When you plant your Miniature Rose in its new pot, place it so that it is no deeper in the soil than it was in the 4-inch pot it came in. Water enough to completely wet the soil. (Water should drain out of the drainage holes at the bottom) Do NOT apply soluble fertilizer at this time! Read the section on feeding your Roses for more information.

If you decide to grow your Miniature Rose directly in the garden, then the number one issue is correct placement. The chosen site must offer exposure to at least five hours of direct sunlight (preferably more) and must have good soil quality and drainage. Considering the amount of rainfall we often get, some parts of our gardens tend to stay very wet. A poorly drained location is not an ideal choice for placement of a rose. Many people choose a raised bed for their roses, which is a perfect solution.

When you have chosen a location for your rose, preparing the planting site is next. Dig a hole at least 10” deep X 10” wide, preferably a bit bigger. If your soil is heavy clay, add some organic matter to lighten its texture. Peat/Sphagnum moss is a good choice, as is Mushroom compost or Mint compost. The addition of one or two tablespoons of Alfalfa meal into the soil is also recommended. (but not essential)

If I were to choose one single soil additive when preparing the ground for roses of any type, I would select aged manure. Well known as a good source of Nitrogen and soil-enriching organic material, manure is an excellent soil conditioner. Aged manure can be obtained from the local garden centers in bags for a few dollars, or you may know a farm where you can get what you need for your project. Just be sure not to use manure that is very fresh, as it can cause root burn. The addition of a few shovels full mixed into the soil at the time of planting will provide much of the needed Nitrogen for the first month or two of the growing season.

One last consideration when planning and making a home for your Miniature Roses: mulching. This is the practice of covering the exposed soil at the base of your plants, which serves three important issues. First, mulch conserves soil moisture. You will be amazed at how much more water is retained in the soil if you have a two-inch layer of mulch covering it. Secondly, it helps to suppress weed growth by smothering weed seeds. Mulch also helps to reduce the amount of disease your roses will have to deal with, by decreasing the amount of mud and debris that splashes onto the foliage during rainy days. An ideal mulch is fine redwood bark chips, but any organic matter is perfectly suitable as long as it does not contain rose leaves. (Never use rose leaf debris as mulch or in compost, as this can encourage disease by redistributing fungal spores)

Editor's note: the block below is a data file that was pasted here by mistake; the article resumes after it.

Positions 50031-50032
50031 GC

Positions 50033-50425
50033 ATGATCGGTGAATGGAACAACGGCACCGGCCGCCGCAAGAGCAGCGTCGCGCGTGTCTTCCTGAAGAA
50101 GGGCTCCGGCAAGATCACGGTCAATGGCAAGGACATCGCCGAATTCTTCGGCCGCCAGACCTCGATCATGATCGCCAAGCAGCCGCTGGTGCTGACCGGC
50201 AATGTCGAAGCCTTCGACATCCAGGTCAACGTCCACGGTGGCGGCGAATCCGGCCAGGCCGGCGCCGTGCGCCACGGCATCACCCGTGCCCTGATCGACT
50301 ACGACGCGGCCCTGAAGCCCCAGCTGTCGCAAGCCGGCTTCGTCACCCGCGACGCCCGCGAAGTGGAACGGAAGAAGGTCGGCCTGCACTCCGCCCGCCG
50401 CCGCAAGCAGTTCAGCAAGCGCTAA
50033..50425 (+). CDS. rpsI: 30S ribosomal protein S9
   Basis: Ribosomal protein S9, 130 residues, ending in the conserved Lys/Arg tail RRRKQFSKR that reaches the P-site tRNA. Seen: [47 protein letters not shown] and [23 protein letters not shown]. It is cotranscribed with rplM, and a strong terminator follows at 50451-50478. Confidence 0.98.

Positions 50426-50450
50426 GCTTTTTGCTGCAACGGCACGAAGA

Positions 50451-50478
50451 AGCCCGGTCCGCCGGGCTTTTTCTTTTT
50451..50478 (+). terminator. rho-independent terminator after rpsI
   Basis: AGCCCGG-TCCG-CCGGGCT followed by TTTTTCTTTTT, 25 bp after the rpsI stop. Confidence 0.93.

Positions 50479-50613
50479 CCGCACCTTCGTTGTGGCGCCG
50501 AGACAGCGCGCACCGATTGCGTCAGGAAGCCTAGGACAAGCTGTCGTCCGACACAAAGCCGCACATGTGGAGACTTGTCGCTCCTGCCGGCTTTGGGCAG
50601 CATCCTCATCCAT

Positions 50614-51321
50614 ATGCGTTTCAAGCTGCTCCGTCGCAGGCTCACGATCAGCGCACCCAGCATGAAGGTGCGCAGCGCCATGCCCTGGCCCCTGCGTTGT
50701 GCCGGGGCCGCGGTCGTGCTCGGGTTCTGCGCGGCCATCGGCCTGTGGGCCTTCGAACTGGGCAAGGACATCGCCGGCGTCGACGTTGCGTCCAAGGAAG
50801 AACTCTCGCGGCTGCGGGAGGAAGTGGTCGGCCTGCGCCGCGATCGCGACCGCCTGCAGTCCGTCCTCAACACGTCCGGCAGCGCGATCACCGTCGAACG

Watering and Feeding Your Roses

Roses require regular applications of water and nutrients in order to perform well and bloom to the best of their ability, and Miniature Roses are no exception. First let’s talk about what fertilizers there are to choose from, and which ones are best for Roses.

There are basically four main kinds of fertilizers: 1) dry granular fertilizer that is mixed into the soil and leaches in with watering, 2) time release fertilizers that are dug into the top of the soil, where watering releases the nutrients slowly over a period of weeks or months, 3) water soluble fertilizers like Miracle Grow, which are dissolved in water and watered into the soil periodically, and 4) organic fertilizers like fish emulsion, which is diluted with water in the same manner as soluble fertilizers. All of these are suitable for roses as long as the instructions are followed. You may even choose more than one of these fertilizers, but be careful if you use the soluble fertilizers in addition to the time release food; it could be very easy to overfeed resulting in root damage, or more leaves than flowers! If you choose time release fertilizer, then wait until at least ½ of the duration of effectiveness has passed before using water-soluble feeds. (Check the directions to see how long the time release food is supposed to last.)

Most of the water-soluble feeds are suitable for roses, but beware of using a steady diet of fertilizer that contains a lot of Nitrogen. (Nitrogen is the first of three numbers on the label, expressed as a per cent figure) Over feeding with Nitrogen will give you lots of lush green foliage at the expense of blooms! Excess Nitrogen can also cause root damage. If you carefully follow the instructions for the product, then you are unlikely to over-feed your roses.